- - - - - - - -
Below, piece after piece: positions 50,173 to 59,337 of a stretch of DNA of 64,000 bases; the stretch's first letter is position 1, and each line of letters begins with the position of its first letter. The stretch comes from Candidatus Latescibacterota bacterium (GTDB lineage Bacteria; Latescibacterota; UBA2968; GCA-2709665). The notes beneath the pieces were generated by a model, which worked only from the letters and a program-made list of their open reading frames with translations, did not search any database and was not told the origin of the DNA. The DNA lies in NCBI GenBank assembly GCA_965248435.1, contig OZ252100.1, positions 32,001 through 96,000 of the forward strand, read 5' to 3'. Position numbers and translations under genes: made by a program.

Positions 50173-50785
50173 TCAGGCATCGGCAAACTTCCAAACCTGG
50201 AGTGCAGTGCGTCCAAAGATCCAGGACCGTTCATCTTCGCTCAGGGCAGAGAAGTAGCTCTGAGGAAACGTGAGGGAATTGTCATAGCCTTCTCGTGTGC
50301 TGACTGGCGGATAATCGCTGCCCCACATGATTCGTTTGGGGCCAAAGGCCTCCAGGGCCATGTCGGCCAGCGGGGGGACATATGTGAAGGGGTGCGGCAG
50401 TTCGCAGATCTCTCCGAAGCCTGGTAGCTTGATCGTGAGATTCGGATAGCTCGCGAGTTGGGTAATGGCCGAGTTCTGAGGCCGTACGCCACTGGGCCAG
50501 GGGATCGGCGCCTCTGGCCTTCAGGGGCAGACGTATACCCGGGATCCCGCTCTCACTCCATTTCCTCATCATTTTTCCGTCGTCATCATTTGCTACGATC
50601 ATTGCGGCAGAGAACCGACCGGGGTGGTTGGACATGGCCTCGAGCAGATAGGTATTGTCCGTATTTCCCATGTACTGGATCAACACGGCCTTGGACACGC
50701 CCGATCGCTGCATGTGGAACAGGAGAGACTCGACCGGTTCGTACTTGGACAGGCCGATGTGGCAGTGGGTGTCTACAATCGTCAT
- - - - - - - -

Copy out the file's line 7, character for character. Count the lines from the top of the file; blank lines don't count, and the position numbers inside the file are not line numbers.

50501 GGGATCGGCGCCTCTGGCCTTCAGGGGCAGACGTATACCCGGGATCCCGCTCTCACTCCATTTCCTCATCATTTTTCCGTCGTCATCATTTGCTACGATC